Reducing the Aedes aegypti in Ecuador is in charge of the National Institute for Public Health Research (INSPI), and will start off the experimental phase coming Friday, March 10.
The research, which started in 2017, is co-financed by the Technical Cooperation Program of the International Atomic Energy Agency (IAEA).
For controlled breeding in the laboratory – CIREV explained- technicians applied feeding strategies, whereby female mosquitoes are nourished with blood, to which they add sweat so that they are attracted by pheromones, as occurs in natural environment.
Male mosquitoes are selected to undergo sterilization. When they are in the pupal stage (between larvae and adults) they receive controlled ionizing radiation.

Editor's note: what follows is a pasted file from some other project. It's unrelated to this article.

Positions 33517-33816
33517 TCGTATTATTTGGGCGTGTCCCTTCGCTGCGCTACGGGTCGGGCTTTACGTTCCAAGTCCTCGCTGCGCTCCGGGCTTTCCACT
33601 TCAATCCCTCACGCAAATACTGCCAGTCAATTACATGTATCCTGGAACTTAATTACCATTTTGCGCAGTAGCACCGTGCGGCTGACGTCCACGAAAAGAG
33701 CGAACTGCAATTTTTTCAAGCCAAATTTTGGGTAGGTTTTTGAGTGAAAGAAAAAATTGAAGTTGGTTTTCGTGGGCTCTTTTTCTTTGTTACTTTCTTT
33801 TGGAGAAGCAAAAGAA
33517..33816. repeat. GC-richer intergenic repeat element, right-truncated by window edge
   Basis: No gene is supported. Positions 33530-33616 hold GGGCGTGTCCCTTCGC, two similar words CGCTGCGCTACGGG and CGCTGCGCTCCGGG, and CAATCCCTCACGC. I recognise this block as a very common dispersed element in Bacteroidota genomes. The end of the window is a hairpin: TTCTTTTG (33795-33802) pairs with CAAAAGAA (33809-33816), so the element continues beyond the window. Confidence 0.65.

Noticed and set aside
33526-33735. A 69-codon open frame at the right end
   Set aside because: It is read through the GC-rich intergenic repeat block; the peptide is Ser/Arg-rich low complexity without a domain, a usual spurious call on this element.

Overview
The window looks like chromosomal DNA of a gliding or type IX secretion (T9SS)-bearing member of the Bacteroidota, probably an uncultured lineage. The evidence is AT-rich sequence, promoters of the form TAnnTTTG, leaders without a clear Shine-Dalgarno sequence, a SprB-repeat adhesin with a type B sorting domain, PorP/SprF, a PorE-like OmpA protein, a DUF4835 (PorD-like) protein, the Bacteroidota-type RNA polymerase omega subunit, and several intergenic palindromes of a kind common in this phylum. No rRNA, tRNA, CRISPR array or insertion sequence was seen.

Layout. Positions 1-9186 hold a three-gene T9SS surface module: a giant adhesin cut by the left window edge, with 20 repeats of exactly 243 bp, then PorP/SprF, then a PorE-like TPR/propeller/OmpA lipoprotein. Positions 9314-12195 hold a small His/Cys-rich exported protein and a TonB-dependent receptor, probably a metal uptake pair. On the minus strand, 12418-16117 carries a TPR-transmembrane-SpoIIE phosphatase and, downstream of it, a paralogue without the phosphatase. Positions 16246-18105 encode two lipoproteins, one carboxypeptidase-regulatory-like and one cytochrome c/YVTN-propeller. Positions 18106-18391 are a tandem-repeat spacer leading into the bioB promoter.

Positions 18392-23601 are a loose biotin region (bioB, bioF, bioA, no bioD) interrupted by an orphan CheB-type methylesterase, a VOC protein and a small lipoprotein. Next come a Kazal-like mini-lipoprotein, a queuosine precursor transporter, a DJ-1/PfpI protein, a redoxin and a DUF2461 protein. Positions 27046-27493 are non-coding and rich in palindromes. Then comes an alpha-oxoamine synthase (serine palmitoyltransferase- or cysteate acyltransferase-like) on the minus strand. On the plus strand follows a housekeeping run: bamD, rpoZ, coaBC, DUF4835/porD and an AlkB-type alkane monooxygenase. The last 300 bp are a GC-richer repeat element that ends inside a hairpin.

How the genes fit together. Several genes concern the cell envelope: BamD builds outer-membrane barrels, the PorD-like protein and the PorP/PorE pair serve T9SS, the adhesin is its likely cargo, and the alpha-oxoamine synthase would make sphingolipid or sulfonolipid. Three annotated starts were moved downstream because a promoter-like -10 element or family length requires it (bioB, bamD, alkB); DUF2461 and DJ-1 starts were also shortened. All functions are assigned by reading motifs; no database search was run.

In this way, with the release of the vectors into the environment, specialists hope male mosquitoes will be able to mate with females in the wild, and since they are sterilized they will not be able to reproduce, causing a reduction in the population of wild mosquitoes, which is also intended to reduce transmission of different viruses.
In addition to reducing Aedes aegypti populations, the Galapagos Islands are expected to prevent transmission of vector-borne diseases to tourists and become a safe tourist destination.